Sweet Success: Growing Strawberries in Your Colorado Garden

Have you ever bitten into a juicy, sun-ripened strawberry straight from the garden? There’s nothing quite like it! If you’re ready to grow your own sweet strawberries in Colorado that come back every year, here are some tips that will help you cultivate a thriving strawberry patch right in your backyard.

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Variety Selection

Choosing the right strawberry variety is key to a successful harvest. In Colorado, opt for everbearing varieties like Ogallala or Fort Laramie, which are known for their adaptability to our unique climate and soil conditions. These everbearing strawberries are a top choice for home gardeners due to their reliable production. These strawberries typically yield two main crops each year, with small amounts of fruit between the main harvest in June and a lighter crop in late summer or early fall. This resilience is particularly valuable in Colorado's unpredictable climate, as even if late spring frost damages the first flowers, you can still count on a crop later in the season.

Planting Tips

When it comes to planting, aim for a sunny spot in your garden with well-drained soil. Consider planting in raised beds to improve drainage, especially if you're dealing with Colorado's heavy clay soils. Plant strawberries in early spring, as soon as the soil can be worked, to give them ample time to establish before the heat of summer kicks in.

Soil Preparation

Preparing your soil is crucial for healthy strawberry plants. Incorporate plenty of organic matter, such as compost or aged manure, to improve soil structure and fertility. Aim for a slightly acidic soil pH of 5.5-6.5 for best results.

Planting Technique

When planting strawberries, space them 12-18 inches apart in rows, with rows spaced 2-3 feet apart. Ensure the crown of the plant is at soil level, and water thoroughly after planting. Consider mulching with straw or pine needles to help retain moisture and suppress weeds. Remove runners that grow. With everbearing strawberries, it's recommended to remove the first batch of blooms. This helps the plant focus its resources on establishing a strong foundation, which ultimately leads to higher fruit production. By sacrificing the early blooms, you'll be rewarded later in the season with a bountiful harvest of delicious strawberries.

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Watering and Fertilizing

Strawberries require regular watering, especially during dry spells. Avoid overhead watering to prevent diseases, and instead, water at the base of the plants. Fertilize strawberries with a balanced fertilizer in early spring and after the first harvest. Try to keep strawberries off of the wet ground. This can cause rotting and gives insects easy access to the fruit.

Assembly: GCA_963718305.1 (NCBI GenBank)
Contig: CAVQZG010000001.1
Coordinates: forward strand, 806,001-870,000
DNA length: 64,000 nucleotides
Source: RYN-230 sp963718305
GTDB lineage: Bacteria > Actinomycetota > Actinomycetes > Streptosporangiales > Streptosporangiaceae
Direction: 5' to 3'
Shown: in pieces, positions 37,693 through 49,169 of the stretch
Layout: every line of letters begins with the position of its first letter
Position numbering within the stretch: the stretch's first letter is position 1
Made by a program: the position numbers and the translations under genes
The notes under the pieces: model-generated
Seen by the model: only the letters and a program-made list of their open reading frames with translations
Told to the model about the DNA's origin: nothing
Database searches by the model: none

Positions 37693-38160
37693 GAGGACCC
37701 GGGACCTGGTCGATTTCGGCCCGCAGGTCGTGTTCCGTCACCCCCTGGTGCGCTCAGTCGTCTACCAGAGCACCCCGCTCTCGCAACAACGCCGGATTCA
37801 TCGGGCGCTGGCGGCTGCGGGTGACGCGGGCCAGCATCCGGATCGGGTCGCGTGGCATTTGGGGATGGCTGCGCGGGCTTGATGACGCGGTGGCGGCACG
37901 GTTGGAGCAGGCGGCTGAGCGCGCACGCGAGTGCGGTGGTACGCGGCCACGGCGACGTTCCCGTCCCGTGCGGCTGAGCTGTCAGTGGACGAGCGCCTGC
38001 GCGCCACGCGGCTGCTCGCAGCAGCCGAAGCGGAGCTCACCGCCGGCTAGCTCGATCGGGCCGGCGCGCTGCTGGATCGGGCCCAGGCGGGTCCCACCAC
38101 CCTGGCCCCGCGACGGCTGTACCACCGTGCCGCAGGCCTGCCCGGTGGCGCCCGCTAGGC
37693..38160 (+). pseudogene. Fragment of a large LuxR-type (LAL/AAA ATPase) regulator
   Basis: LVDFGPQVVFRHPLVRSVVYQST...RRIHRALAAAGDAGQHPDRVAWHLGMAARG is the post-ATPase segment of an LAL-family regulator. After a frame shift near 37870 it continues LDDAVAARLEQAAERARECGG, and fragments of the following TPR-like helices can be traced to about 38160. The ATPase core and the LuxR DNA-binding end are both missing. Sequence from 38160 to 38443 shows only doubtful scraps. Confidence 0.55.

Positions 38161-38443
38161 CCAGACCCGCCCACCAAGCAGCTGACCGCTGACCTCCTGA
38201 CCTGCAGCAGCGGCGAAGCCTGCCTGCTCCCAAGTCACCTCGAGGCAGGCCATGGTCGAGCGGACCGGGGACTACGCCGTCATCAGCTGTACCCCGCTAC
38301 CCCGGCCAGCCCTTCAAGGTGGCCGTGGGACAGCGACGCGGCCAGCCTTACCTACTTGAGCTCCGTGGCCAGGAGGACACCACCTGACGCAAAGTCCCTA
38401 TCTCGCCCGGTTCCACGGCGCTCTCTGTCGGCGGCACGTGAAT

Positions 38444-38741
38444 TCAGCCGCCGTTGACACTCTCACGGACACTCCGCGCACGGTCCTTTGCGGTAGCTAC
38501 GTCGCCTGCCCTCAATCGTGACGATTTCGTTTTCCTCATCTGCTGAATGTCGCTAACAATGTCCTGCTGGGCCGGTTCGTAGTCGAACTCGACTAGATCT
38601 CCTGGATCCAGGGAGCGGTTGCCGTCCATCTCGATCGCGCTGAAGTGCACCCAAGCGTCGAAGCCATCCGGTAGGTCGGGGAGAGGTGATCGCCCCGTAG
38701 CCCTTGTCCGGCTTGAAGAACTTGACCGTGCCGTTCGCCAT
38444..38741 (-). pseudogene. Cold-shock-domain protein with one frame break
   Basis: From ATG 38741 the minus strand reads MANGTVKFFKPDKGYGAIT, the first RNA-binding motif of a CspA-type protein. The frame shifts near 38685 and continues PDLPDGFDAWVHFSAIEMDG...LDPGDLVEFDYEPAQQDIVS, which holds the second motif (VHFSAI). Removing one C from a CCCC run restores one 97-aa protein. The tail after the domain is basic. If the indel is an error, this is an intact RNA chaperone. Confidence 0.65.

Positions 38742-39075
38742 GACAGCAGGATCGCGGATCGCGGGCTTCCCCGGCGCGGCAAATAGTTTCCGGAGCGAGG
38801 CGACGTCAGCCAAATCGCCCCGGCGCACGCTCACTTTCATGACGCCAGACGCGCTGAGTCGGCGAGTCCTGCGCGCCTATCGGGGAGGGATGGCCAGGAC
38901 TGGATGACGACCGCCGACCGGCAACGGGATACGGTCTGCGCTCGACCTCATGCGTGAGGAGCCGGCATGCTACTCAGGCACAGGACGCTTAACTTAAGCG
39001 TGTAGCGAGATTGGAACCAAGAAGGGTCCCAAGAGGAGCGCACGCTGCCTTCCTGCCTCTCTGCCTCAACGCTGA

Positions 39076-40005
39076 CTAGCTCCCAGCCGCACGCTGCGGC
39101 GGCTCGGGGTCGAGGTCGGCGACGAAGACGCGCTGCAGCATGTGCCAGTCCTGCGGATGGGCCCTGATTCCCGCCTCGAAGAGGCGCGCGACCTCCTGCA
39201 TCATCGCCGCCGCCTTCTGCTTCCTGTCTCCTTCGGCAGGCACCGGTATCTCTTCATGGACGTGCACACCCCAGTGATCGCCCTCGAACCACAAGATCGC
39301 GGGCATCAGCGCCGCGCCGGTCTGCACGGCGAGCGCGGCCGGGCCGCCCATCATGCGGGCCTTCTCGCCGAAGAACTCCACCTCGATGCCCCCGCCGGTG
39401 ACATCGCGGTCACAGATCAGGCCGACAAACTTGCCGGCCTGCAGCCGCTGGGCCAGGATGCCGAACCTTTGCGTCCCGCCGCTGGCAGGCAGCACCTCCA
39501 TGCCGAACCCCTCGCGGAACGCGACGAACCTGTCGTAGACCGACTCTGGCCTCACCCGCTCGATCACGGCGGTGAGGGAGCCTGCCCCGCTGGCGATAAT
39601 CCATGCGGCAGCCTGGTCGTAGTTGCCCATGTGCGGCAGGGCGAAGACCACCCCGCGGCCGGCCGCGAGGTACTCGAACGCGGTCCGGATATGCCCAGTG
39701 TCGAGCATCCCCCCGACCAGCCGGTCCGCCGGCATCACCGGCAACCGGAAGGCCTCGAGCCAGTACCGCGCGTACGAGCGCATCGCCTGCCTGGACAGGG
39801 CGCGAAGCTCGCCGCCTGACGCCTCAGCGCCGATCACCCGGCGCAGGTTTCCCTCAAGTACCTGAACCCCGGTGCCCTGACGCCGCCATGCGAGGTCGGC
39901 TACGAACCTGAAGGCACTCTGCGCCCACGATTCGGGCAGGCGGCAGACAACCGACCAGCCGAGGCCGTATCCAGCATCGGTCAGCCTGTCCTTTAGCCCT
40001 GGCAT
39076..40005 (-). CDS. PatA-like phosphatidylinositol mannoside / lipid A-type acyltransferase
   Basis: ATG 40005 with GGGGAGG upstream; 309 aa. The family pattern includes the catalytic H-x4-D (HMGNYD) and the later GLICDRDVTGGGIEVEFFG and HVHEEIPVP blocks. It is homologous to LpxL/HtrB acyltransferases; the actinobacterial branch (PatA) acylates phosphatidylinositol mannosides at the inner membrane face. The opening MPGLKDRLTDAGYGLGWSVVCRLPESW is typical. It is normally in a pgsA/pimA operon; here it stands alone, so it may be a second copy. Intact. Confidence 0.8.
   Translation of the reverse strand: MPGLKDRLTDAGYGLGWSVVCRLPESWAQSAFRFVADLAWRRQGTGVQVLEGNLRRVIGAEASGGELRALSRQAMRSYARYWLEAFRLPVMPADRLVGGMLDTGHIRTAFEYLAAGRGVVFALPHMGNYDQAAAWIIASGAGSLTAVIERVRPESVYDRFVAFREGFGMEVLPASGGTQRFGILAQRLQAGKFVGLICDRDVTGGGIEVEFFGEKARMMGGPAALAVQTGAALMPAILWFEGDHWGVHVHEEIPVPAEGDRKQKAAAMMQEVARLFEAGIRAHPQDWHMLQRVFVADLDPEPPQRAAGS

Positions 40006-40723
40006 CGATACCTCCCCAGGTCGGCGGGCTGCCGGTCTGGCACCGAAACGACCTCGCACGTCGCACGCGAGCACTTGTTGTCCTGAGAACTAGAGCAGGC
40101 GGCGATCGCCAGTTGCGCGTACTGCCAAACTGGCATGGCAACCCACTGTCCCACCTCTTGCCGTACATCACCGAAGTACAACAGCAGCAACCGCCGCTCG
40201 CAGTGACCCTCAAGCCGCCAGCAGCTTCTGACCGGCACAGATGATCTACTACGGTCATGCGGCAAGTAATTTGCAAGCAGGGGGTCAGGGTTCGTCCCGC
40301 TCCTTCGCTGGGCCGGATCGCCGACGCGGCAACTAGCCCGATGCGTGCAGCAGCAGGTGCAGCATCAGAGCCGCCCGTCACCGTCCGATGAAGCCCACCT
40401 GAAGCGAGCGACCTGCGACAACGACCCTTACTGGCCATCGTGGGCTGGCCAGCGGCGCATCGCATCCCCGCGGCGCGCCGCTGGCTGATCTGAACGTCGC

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Pest and Disease Management

Keep an eye out for common pests like slugs, snails, pillbugs, earwigs and aphids, and take measures to control them if necessary. To prevent diseases such as gray mold and powdery mildew, ensure good air circulation around plants and avoid overcrowding.

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Harvesting and Enjoying

Finally, the best part—harvesting and enjoying your homegrown strawberries! They're typically ready to pick 4-6 weeks after flowering. Look for fully red, shiny berries that are easily removed from the plant. Store them in the refrigerator and savor the flavor of your hard work! We get a huge harvest of strawberries, so we wash them, remove the stems, and freeze on a cookie tray. After they are individually frozen, we bag them and are able to use them throughout the year!

365 Greenhouse & Eco-scapes; Colorado Springs, Colorado; landscapers; landscaping services; excavation services; strawberries; gardening

Winter Prep

To protect strawberry plants over winter, use straw or mulch, applying it after the first freeze. This mulch should be about 1 to 2 inches deep and held in place with weighted boards or soil piles. The mulch serves to prevent moisture loss from winter winds and root damage from freezing and thawing. Keep the mulch on as long as possible in spring to limit early growth, which can be damaged by adverse weather. Check for new growth in March and gradually remove the mulch to expose the plants to sunlight. Leave some mulch as soil cover to keep fruit off the ground. If there's a late spring frost, rake the mulch back over the plants until the danger passes, then remove it promptly.

With these tips in hand, you’re well on your way to growing delicious strawberries in your Colorado garden. Get your hands dirty, enjoy the process, and get ready to taste the fruits of your labor!

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